WASHINGTON (Reuters) - Middle aged baby boomers are still turning on to illegal drugs forty years after Woodstock, doubling the rates of illicit drug use by the previous generation, according to a government study released on Wednesday.
The rates of people aged 50 to 59 who admit to using illicit drugs in the past year nearly doubled from 5.1 percent in 2002 to 9.4 percent in 2007 while rates among all other age groups are the same or decreasing, the U.S. Substance Abuse and Mental Health Services Administration reported.
“These findings show that many in the Woodstock generation continue to use illicit drugs as they age,” said SAMHSA Acting Administrator Eric Broderick. “This continued use poses medical risks to these individuals and is likely to put further strains on the nation’s healthcare system — highlighting the value of preventing drug use from ever starting.”
Baby boomers are the post World War II generation born between 1946 and 1964. The data used in the study came from various surveys including 16,656 men and women participating in the 2002 through 2007 National Surveys on Drug Use and Health. Click here to read the full report.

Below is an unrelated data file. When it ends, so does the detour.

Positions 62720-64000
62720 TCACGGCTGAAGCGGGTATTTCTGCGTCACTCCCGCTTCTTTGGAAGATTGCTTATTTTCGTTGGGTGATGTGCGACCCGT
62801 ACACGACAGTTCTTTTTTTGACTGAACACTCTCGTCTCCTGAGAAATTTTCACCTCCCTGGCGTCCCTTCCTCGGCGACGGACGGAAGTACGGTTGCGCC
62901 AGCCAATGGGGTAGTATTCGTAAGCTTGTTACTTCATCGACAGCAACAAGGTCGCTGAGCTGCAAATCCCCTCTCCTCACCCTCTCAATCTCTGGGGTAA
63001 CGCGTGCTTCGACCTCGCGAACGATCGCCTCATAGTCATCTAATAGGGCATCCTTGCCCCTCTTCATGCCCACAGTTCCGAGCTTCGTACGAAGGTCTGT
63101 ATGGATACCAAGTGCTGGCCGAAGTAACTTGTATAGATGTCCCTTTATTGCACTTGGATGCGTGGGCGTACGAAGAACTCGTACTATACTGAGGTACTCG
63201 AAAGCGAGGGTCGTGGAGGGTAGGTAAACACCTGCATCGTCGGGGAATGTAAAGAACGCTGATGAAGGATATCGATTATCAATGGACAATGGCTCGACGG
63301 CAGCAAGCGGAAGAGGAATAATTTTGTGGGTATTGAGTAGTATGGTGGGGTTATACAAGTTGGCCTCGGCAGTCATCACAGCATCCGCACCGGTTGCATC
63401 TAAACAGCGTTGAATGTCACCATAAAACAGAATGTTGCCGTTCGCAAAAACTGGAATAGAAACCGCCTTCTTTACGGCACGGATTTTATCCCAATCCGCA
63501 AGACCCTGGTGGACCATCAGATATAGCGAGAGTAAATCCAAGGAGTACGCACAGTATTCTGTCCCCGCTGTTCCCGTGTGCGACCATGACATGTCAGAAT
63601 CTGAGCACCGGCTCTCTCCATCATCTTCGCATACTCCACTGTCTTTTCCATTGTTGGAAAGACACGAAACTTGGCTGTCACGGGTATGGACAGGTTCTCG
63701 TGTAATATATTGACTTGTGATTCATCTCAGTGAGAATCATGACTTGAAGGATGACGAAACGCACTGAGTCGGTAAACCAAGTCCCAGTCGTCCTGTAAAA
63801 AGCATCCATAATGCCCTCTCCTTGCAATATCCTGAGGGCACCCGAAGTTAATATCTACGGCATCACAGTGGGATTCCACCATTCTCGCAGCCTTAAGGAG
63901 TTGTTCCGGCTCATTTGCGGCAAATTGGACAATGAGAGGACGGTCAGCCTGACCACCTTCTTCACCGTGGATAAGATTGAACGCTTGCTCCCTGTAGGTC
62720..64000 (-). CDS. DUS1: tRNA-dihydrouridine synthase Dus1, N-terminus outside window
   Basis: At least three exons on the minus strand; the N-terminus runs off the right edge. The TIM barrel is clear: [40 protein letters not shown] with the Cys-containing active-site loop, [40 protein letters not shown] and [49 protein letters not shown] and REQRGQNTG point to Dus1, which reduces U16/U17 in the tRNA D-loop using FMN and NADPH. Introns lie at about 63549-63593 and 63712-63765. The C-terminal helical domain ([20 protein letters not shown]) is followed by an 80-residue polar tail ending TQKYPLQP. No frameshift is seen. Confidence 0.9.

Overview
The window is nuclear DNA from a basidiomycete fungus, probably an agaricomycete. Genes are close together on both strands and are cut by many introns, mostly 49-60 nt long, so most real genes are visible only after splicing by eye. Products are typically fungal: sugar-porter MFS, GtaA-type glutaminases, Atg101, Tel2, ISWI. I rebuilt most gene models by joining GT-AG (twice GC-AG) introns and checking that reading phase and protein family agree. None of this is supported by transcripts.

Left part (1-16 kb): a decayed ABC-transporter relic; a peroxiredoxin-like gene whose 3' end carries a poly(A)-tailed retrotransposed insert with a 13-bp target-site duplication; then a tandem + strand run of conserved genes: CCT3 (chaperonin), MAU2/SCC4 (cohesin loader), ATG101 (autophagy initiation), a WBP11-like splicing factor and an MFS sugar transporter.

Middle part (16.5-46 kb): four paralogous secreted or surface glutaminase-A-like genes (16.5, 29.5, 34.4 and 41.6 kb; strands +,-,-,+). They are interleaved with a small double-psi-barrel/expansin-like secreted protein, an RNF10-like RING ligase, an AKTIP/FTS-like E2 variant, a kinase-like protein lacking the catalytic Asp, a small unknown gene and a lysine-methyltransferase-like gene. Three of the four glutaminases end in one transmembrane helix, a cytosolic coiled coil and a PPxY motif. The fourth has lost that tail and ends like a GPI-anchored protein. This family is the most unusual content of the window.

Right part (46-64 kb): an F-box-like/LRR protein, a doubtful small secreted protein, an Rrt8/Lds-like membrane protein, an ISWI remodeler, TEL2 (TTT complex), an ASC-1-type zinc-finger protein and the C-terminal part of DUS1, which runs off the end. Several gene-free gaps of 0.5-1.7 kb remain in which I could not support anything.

The study surveyed use of marijuana, cocaine, heroin, hallucinogens, inhalants and prescription drugs used non-medically.
At the other end of the age spectrum, the rate for those aged 18-25 who admitted to using illicit drugs was relatively unchanged at 19.7 percent, from 19.8 percent the previous year and 20.2 percent in 2002.
Teenagers also appear to be partaking less frequently, with the rate of drug use among 12 to 17-year-olds falling to 9.5 percent from 11.6 percent in 2002. Among that group, marijuana was the drug of choice, used by 6.7 percent in that age range.
About 100 million Americans have tried marijuana at least once, according to government estimates. While marijuana use in the United States is illegal, a handful of states have approved its use for medical purposes.
President Barack Obama, who described youthful marijuana and cocaine use in his autobiography, appointed “drug czar” Gil Kerlikowske in May. Kerlikowske plans to spend more money on treating addiction and scale down the “war on drugs” rhetoric.
But don’t expect the White House to consider legalizing marijuana. “The discussion about legalization is not a part of the president’s vocabulary under any circumstances and it’s not a part of mine,” Kerlikowske said in a telephone interview with Reuters in June.